Fishing boat skipper fined for illegal dumping of fish
29 April 2005
A Christchurch-based fisherman who had earlier entered a guilty plea to misreporting his catch was fined $10,000 and his commercial fishing vessel ordered forfeit with a $10,000 redemption fee to be paid when he appeared for sentence at Christchurch District Court yesterday (28 April).
Dale Robert Robertson (40) had been charged with making a false statement in a fishing return by misreporting the amount of barracouta, gurnard and spiny dogfish taken. The misreporting occurred because he elected to throw the fish back to the sea instead of landing and reporting it.
At the time of the offending Robertson was the skipper of the FV "Austro Carina", a Lyttelton-based trawler.
The investigation started after recreational fishers had observed a fishing vessel working near the coast, south of Kaikoura. They saw the boat pull up a net containing barracouta, gurnard and spiny dogfish, which was then thrown back into the sea. The fishers spoke to a crew member on the vessel who told them that the large number of spiny dogfish in the net had wrecked the trawl.
The incident along with vessel identification was reported to the Ministry of Fisheries and an investigation was started. Enquiries were made with the vessel owners and the skipper and based on findings and the fact that the observed catch was never reported a decision was made to charge the skipper, Robertson.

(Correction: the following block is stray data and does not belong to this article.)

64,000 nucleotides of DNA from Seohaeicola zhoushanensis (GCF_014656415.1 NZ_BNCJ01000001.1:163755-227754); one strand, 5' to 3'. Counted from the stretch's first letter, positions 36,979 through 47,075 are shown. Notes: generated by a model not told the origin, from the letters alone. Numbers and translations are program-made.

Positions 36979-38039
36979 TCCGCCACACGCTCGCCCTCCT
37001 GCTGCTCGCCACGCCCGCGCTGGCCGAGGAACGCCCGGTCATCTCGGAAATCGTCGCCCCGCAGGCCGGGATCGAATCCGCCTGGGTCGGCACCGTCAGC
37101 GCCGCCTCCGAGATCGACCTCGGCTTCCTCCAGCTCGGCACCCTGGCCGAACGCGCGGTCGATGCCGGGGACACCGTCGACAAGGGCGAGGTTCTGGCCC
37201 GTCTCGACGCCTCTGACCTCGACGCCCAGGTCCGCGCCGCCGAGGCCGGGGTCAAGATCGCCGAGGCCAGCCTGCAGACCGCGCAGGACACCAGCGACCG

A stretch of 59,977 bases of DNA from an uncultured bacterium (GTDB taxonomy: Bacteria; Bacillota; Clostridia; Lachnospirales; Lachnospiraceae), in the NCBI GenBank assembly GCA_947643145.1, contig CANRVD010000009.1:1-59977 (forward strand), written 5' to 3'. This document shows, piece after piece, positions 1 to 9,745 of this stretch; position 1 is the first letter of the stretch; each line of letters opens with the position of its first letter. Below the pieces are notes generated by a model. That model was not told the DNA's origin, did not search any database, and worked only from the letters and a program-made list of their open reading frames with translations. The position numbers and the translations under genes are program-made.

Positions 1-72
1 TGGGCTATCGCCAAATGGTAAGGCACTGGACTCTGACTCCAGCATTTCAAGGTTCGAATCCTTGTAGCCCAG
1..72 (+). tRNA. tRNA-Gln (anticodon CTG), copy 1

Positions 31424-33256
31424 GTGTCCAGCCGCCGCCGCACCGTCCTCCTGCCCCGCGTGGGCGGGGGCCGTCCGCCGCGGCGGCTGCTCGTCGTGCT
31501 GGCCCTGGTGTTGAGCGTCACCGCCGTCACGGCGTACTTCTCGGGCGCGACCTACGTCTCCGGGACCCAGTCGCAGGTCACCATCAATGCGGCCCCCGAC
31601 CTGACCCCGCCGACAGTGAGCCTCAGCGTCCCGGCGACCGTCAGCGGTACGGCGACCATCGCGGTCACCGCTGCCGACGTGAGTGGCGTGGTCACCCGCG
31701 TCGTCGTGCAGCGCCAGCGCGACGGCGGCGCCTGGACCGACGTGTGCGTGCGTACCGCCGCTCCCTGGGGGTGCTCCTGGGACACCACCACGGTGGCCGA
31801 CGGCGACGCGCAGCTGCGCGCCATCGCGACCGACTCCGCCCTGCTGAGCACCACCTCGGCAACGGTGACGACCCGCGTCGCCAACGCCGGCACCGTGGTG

The exact amount of "dumped" fish could not be quantified but it was considered to be about eight tonnes in total, six tonnes of which was estimated to be dogfish. It is illegal to dump both barracouta and gurnard, however dogfish can be returned to the sea if it is reported correctly.
Christchurch District Compliance Manager John Slaughter said that "dumping" of fish species is a serious offence against the Fisheries Act and one that can be difficult to detect. He praised the actions of the recreational fishers in this case and stated that without their motivation to get involved, this matter would not have been detected.
Mr Slaughter said that the quota management system relied on the integrity of all commercial fishermen, and that when people operate outside the law it impacts on both the fishery and the reputation of those involved.
While the actions of the members of public were pleasing in this case, Mr Slaughter said he was disappointed in the actions of the defendant and his crew.
"I hope this prosecution sends a message to the commercial industry that similar offending when detected will have similar consequences."